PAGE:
« on: February 21, 2017, 04:32:37 PM »
6in4 doesn't have the typical IPv4 TCP/UDP headers, so most NAT implementations don't get enough information to determine a flow to pinhole permit the traffic.  As such, 6in4 tunnels almost never work through a CGNAT environment.  There's no initial handshake with a 6in4 tunnel, each end just flings the IPv6 traffic at the other side with an IPv4 IP header slapped on top.

IPv6 Basics & Questions & General Chatter / Re: geo-ip for HE Subnets
« on: February 05, 2017, 12:18:02 PM »
Basic location data (city, state, country) is in the rWHOIS data associated with the tunnel's IPv6 assignments, per RIR requirements, and suitable for use by external tools.  IPv6 assignments are also from a pool specific to a tunnel server, and those have never been re-used or moved between servers.

That said, GeoIP vendors tend to use their own heuristics to determine location, and not use public information.  Additionally, tunnels, due to their very nature, tend to create errors in those heuristics.  For example: latency checks can be off if your location is widely divergent from the tunnel server, or your ISP's connectivity to us is not close to either your IPv4 side or the tunnel server.

IPv6 on Linux & BSD & Mac / Re: Address unreachable
« on: December 14, 2016, 09:13:14 AM »
6in4 tunnels are stateless.  There's nothing on our side to remember or forget, beyond the IPv4/IPv6 address of your side, and those are ultimately statically configured.  If you have to send out traffic to get the tunnel operating again, there's likely a stateful firewall for IPv4 involved on your side.  If you've got an IPv4 firewall configured on VPS1, ensure it has explicit permits for the tunnel server's IPv4 address, and isn't relying on something like conntrack.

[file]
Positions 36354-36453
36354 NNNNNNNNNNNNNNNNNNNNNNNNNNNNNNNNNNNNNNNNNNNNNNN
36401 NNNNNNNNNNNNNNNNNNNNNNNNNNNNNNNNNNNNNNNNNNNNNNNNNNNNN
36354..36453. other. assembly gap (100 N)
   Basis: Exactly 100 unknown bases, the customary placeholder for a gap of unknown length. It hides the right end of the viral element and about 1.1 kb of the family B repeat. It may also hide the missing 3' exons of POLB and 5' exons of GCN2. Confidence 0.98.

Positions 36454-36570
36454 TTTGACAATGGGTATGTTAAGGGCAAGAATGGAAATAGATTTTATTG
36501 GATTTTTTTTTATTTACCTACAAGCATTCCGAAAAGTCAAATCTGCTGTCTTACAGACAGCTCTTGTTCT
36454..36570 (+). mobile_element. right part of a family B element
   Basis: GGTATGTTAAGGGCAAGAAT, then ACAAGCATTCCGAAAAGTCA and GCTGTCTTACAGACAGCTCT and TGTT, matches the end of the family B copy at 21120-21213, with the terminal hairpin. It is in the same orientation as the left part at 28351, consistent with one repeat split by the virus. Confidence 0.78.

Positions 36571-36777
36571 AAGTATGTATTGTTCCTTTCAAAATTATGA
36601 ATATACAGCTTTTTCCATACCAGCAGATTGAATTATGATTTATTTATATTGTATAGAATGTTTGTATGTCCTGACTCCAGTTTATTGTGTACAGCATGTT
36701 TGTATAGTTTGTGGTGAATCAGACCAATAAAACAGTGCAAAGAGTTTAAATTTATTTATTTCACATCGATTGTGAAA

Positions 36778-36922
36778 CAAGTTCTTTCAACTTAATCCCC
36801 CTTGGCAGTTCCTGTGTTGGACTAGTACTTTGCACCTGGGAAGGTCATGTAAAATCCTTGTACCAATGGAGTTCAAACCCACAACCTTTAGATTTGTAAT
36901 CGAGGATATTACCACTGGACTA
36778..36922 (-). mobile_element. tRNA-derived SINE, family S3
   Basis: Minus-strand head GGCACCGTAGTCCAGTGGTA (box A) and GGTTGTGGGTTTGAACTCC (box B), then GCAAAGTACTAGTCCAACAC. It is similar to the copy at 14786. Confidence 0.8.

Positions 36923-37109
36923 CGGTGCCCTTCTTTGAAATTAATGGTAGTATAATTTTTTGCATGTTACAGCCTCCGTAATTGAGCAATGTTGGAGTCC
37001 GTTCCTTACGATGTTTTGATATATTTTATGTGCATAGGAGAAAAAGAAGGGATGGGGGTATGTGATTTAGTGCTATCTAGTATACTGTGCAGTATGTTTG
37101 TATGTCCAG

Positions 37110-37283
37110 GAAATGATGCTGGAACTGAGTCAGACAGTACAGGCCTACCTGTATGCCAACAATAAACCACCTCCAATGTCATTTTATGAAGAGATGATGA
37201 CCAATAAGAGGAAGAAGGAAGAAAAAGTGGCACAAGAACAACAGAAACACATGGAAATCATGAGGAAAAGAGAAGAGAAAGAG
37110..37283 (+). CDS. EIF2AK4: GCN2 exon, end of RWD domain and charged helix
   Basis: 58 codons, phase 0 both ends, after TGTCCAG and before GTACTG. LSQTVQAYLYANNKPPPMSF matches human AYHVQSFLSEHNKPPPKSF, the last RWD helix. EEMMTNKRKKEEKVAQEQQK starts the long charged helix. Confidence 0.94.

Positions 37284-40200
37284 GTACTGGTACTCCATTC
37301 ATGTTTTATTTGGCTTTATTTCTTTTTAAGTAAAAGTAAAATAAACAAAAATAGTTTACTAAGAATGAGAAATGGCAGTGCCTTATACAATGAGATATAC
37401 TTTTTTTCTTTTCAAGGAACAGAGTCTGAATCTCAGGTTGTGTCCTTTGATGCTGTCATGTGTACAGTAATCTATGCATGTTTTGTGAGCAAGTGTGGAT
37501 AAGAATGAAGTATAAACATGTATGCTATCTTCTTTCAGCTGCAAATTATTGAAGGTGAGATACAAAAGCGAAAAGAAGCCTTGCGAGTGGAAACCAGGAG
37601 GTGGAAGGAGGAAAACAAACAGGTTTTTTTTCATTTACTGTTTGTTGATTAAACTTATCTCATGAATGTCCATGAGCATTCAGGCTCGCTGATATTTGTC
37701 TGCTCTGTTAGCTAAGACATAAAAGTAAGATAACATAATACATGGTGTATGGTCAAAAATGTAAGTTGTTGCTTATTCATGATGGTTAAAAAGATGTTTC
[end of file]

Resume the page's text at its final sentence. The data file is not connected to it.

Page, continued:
As we've been seeing a number of emails recently on this from people getting their apps rejected due to the IPv6 requirements Apple put in place earlier in the year, I'm putting up some resources for those who might need it.  Here are some of Apple's own resources on things to do for your app to conform to the submission requirements.

Properly put, the Apple requirement is that an app must be able to work on an IPv6-only network.  This means no usage of IPv4-only APIs, no IPv4 literals, and avoidance of some pre-flight checks.  It must be able to work in a NAT64 environment.  You do not need IPv6 support on the server-side yet.  If they required that now, people hosting on AWS or GAE would be in trouble.  However those services would then have more calls to finish up their implementations.  That said, it's still a good idea to work towards server-side support.

Apple's Tech Note on IPv6 networks, and app requirements

WWDC 2015 Video on the same, and the NAT64 implementation in El Capitan

Questions & Answers / Re: Need to change server address
« on: October 09, 2016, 10:00:24 PM »
IPs are tied to the tunnel server they're assigned from.  The deaggregation resulting from portability between tunnel servers would quickly grow unwieldy.